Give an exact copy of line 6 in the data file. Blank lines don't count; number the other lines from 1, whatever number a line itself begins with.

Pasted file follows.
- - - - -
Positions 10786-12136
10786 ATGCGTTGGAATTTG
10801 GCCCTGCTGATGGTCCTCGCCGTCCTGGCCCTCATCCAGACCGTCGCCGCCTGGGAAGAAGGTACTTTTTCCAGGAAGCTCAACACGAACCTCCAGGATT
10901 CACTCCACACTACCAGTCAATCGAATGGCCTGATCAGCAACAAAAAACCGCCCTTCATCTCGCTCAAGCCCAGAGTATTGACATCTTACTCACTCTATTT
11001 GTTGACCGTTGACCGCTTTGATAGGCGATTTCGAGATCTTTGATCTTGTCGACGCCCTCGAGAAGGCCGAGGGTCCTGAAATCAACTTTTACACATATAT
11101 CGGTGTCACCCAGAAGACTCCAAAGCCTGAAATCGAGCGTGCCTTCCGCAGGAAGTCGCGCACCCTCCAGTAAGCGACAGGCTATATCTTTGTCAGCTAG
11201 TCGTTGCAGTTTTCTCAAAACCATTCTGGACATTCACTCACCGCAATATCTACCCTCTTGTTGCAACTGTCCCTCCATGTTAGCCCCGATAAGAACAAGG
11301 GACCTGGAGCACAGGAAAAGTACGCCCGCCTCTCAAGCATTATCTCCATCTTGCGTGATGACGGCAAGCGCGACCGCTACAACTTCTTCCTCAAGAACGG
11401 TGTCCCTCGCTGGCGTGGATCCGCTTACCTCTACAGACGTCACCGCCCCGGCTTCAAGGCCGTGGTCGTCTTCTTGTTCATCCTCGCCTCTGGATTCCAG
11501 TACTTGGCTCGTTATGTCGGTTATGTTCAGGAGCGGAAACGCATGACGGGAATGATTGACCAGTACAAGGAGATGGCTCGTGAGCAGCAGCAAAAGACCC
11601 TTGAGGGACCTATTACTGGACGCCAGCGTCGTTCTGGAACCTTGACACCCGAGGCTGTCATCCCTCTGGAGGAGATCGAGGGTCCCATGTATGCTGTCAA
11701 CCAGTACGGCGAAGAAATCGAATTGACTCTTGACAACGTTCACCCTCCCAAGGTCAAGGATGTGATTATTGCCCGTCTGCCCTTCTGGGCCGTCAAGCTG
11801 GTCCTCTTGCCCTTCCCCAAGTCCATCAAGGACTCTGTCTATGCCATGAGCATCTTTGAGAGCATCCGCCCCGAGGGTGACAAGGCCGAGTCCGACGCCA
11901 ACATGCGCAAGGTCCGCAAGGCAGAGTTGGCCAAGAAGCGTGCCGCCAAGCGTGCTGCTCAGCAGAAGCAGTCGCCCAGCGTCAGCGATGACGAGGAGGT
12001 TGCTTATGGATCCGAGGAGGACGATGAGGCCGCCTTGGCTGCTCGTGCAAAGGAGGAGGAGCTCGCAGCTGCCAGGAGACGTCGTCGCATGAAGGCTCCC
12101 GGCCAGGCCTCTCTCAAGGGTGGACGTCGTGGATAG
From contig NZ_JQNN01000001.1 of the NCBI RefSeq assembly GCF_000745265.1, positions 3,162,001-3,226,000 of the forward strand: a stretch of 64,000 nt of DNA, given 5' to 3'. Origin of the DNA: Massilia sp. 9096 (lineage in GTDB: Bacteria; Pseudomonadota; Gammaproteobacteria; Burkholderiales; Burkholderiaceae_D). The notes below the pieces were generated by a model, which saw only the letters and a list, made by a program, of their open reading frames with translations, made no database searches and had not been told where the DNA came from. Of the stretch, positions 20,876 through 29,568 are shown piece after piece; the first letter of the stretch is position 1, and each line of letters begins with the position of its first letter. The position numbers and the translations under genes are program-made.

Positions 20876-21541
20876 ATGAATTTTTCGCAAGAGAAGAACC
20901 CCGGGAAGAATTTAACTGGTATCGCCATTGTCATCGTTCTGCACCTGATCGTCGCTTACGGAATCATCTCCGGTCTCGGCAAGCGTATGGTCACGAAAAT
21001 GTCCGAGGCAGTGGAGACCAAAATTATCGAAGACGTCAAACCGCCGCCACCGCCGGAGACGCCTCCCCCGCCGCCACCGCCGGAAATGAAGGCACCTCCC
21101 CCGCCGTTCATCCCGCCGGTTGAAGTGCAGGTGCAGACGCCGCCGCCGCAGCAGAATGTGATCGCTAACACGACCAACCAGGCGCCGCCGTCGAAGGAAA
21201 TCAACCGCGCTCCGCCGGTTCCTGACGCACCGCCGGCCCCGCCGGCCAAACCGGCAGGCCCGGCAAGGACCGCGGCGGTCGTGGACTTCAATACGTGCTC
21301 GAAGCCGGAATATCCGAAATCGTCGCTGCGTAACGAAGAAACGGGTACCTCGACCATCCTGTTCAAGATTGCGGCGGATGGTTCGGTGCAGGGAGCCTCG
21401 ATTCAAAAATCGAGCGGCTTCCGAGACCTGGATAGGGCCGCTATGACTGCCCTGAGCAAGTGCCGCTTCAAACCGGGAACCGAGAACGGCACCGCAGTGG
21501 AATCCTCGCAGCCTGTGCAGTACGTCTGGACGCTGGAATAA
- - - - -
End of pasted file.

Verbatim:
11101 CGGTGTCACCCAGAAGACTCCAAAGCCTGAAATCGAGCGTGCCTTCCGCAGGAAGTCGCGCACCCTCCAGTAAGCGACAGGCTATATCTTTGTCAGCTAG